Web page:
Everyone goes through difficult times emotionally and physically. But sometimes the biggest challenge of all is being able to ask for help—or simply acknowledging that you need it.
In this post, E.A. Casey, a second-year Master of Social Work student and intern at Iona, shares some tips for finding sources of support as you navigate the hurdles of life.
- Take a friendventory—an inventory of the people in your life. Who are the people you feel you can trust or look to for input on matters? Take stock of your relationships and think about them in a practical way. A friend who is a good listener might be excellent for providing social support, while a neighbor might be better for lending practical support (such as giving you a ride to a medical appointment.) These are the people you should embrace as part of your support system.
- Pull your relationships tighter. One way to strengthen your support system is to offer support to others. Consider the ways that people have shown up for you in life and then think about how you might return the favor. For example, call to check in on your friends, or offer to drop a meal off at their house.
- Be intentional in cultivating your support system. This is especially important for people who don’t have good sources of support. Focus on two tracks: 1) Taking stock of what support you do have and 2) putting a practice in place for finding more support. Perhaps you have a cousin or schoolmate you used to be close with. Set a weekly goal for strengthening that relationship—maybe a 15 minute call or email. Whatever you do, set concrete goals around keeping in touch with people.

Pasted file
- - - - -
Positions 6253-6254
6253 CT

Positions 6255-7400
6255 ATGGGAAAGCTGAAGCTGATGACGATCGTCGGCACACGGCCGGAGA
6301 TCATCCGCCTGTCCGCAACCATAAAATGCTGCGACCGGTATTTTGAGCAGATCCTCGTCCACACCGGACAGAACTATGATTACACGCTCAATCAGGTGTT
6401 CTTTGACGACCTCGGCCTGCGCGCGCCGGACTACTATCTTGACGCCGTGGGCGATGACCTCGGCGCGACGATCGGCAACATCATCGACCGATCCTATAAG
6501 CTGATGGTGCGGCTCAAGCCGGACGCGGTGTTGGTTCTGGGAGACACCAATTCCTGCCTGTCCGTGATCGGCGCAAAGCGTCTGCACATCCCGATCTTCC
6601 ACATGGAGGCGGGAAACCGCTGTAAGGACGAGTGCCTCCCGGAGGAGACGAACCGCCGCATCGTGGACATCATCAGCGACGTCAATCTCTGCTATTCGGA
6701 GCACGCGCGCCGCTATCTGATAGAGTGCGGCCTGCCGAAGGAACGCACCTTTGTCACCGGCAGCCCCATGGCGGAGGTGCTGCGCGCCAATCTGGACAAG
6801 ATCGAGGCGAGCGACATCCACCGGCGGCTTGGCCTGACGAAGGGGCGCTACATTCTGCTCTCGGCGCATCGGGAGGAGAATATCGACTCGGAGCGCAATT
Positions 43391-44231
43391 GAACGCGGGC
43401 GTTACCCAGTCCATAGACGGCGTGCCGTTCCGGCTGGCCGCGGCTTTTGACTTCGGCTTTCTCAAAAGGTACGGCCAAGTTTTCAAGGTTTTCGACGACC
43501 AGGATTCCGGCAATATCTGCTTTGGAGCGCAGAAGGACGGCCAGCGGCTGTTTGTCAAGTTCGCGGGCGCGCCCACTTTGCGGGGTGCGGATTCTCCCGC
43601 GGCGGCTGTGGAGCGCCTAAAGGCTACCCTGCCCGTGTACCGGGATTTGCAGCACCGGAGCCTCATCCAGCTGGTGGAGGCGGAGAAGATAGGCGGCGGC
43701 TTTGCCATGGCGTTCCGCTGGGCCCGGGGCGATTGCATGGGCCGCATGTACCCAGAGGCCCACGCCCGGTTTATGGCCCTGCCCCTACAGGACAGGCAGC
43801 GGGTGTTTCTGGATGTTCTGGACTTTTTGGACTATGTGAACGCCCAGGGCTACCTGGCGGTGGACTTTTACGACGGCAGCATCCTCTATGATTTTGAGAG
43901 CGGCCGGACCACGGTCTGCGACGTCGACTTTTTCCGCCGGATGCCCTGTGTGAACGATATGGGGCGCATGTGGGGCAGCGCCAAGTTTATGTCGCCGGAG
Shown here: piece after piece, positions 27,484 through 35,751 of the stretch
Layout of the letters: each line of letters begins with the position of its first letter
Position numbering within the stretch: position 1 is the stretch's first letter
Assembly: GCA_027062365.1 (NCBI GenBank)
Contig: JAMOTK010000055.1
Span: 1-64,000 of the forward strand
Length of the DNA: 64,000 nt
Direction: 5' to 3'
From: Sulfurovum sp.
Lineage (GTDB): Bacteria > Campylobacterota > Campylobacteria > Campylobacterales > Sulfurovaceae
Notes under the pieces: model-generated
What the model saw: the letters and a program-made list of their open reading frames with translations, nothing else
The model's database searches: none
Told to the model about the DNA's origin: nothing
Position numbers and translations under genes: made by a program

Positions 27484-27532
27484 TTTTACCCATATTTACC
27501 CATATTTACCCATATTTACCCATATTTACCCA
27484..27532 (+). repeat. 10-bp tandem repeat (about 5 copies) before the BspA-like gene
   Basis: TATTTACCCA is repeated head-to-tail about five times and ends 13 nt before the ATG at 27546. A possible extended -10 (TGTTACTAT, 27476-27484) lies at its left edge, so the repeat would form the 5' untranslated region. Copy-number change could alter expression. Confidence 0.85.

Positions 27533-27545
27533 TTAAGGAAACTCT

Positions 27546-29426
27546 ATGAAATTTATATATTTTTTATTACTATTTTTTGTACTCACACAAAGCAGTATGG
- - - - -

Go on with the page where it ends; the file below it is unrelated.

- Build new relationships with people. It’s never too late to add new people to your support network. Put yourself in situations and in a frame of mind where you can meet other people. For example, try an Around Town DC class, look for community programs, or get involved with a cause you care about.
- Keep yourself physically healthy. This supports your ability to connect with others. Start practicing self-care by engaging in pleasant or stimulating activities. Also, maintain a positive frame of mind—this makes it easier to connect with people and gives you something to connect about.
- Don’t wait until it’s a crisis situation. Try to be anticipatory—don’t wait until you absolutely need it. If you can, do some early problem solving by collaborating with a friend. How do they think about or deal with issues? This can also be an opportunity to directly ask for help.
- Seek out formal sources of support. In Washington, DC, there are many resources for older adults—including Senior Villages, Mutual Aid, Iona’s Helpline, and Aging Solo. The AARP Foundation also offers helpful information and solutions for social isolation.
In the same way that we are proactive and intentional around our physical or financial health, we need to do same for our social health. It takes practice and is a muscle that needs to be continually exercised. Keep making connections, and don’t be afraid to ask for help!
E.A. Casey is finishing their final year of Catholic University’s clinical MSW program. Casey also holds a Master of Public Affairs and is currently a strategic advisor at AARP Foundation, where they have led the development and implementation of national strategies and programs to combat isolation and loneliness among vulnerable older adults.